Stealth charges force us to suffer a lifetime of levies.
Whether it's pensions, insurance or just going to the shop, we're all being taxed to the hilt...
STEALTH taxes have us in their icy grip from cradle to grave -- from the €10 to register a birth to the €10 death-certificate charge when we finally leave a life of levies and hidden charges.
At all points between we are bombarded with demands for money from the State and private companies acting at its behest.
There is no escape. All we can do is bend the knee to our revenue-raising overlords and watch as the money we earn, already taxed to the hilt at source, is taxed again and again as it leaves our purse or pocket.
And a range of increased charges is on its way. The levy for sending waste to landfill will more than double between now and 2012. From September -- it will rise from the current €30 per tonne of waste to €50 a tonne, increasing to €65 in July 2012, and €75 in July 2013. Do we really think the private waste companies are not going to pass it on to customers?
The simple act of buying a bottle of cola in a shop on the main street is now a sharp lesson in multiple taxation and charges that would be almost laughable if they weren't such a source of misery to tens of thousands. You work hard for a living and pay income tax on your earnings. Then you are hit with the new, rapacious Universal Social Charge (USC), designed to amalgamate the health and income levies introduced, and then increased substantially, in the last three years.
But the USC is bigger than both original charges combined for the vast majority of workers. Even those on a medical card pay it, albeit at a reduced rate.
The USC is seven per cent on any income higher than €16,016 and is imposed on gross income and, importantly, before deductions for a pension. So many of us are being taxed on the treble before we take home a penny.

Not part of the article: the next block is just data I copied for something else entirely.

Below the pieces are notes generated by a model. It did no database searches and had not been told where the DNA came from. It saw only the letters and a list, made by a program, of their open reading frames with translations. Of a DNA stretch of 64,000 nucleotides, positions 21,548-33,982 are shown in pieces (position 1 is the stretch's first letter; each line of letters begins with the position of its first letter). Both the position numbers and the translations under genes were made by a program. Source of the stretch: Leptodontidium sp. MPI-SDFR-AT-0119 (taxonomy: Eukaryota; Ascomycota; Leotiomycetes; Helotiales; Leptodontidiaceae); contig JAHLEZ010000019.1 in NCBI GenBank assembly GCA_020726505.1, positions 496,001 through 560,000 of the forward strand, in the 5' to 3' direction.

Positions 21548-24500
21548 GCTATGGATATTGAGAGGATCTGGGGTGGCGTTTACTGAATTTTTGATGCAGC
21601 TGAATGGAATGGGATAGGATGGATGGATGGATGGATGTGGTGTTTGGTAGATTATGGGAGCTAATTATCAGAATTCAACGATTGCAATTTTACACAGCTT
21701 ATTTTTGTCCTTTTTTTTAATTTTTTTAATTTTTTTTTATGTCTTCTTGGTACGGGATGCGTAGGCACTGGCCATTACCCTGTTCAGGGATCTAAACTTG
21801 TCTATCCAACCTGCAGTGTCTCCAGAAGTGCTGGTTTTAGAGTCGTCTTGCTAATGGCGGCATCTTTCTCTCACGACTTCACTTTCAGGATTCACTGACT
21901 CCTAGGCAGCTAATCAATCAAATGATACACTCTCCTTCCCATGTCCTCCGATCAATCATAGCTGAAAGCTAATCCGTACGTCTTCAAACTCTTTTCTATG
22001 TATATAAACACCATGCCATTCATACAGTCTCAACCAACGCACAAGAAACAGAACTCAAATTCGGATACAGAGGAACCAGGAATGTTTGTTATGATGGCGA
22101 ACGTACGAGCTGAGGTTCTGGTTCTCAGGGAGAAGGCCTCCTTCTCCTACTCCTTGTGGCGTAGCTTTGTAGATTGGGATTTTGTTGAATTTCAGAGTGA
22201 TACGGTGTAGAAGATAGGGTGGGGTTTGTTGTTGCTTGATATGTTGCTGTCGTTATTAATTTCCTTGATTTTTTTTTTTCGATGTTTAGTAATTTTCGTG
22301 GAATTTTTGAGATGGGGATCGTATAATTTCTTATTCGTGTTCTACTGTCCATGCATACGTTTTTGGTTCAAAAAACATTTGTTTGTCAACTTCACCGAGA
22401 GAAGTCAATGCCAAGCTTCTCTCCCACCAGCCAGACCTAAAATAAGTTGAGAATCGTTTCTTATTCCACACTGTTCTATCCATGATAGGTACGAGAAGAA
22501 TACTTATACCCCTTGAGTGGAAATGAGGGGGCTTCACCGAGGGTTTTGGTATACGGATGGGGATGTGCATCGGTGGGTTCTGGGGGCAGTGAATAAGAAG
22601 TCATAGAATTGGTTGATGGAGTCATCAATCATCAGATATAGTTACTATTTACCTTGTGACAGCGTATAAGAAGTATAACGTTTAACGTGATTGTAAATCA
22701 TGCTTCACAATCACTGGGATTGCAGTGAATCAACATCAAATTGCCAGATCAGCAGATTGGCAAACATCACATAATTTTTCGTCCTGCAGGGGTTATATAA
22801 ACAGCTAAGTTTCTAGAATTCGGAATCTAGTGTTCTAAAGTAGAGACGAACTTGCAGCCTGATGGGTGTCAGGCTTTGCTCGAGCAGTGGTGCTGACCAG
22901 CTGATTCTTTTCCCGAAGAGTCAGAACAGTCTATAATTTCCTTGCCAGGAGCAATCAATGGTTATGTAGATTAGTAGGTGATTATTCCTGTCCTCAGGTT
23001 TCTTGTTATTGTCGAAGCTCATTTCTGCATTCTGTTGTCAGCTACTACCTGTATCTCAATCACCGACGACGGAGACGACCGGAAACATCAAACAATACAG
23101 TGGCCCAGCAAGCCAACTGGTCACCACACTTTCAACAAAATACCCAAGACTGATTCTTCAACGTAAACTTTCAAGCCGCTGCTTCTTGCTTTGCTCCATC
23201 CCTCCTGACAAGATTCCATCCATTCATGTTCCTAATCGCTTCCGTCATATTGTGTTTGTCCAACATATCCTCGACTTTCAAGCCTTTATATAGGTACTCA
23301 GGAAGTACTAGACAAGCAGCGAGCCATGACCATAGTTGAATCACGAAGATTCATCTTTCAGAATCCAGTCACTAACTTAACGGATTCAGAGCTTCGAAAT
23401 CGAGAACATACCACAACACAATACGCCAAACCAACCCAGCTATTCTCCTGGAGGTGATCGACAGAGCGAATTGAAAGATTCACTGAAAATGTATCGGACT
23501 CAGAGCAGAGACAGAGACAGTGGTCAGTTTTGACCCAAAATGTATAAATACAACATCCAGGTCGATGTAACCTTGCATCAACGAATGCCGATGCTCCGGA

Then there's private health insurance, which, in the case of the VHI, has increased more than 100 per cent in the last decade. All this for the right to jump many hospital queues ahead of the less well-off. All private healthcare policies have a standard €205 levy per adult imposed on each policy each year. Most people are completely unaware of this.
Back to our bottle of cola. You drive into a town or village. There is a charge for on-street and off-street parking in almost all urban areas now, or a hefty fine from a private or State-employed warden if you get caught not paying.
And be careful of the speed cameras. The new, harsh regime is looking less and less like a road-safety measure and more and more like a revenue-raising exercise, given the concentration of resources aimed at law-abiding soft targets driving a few kilometres over the speed limit rather than boy racers.
By the time you get to the shop you have already effectively been hit by four taxes -- the USC, income tax and pension levy on the money you have available to buy the cola, and then there's motor tax on the car, parking charges and tax on fuel. A plastic-bag levy of 22c to carry the soft drink home adds to the burden, as does the money you spend to dispose of the plastic bottle in the recycling bin, which makes it a neat half dozen of direct and indirect taxation.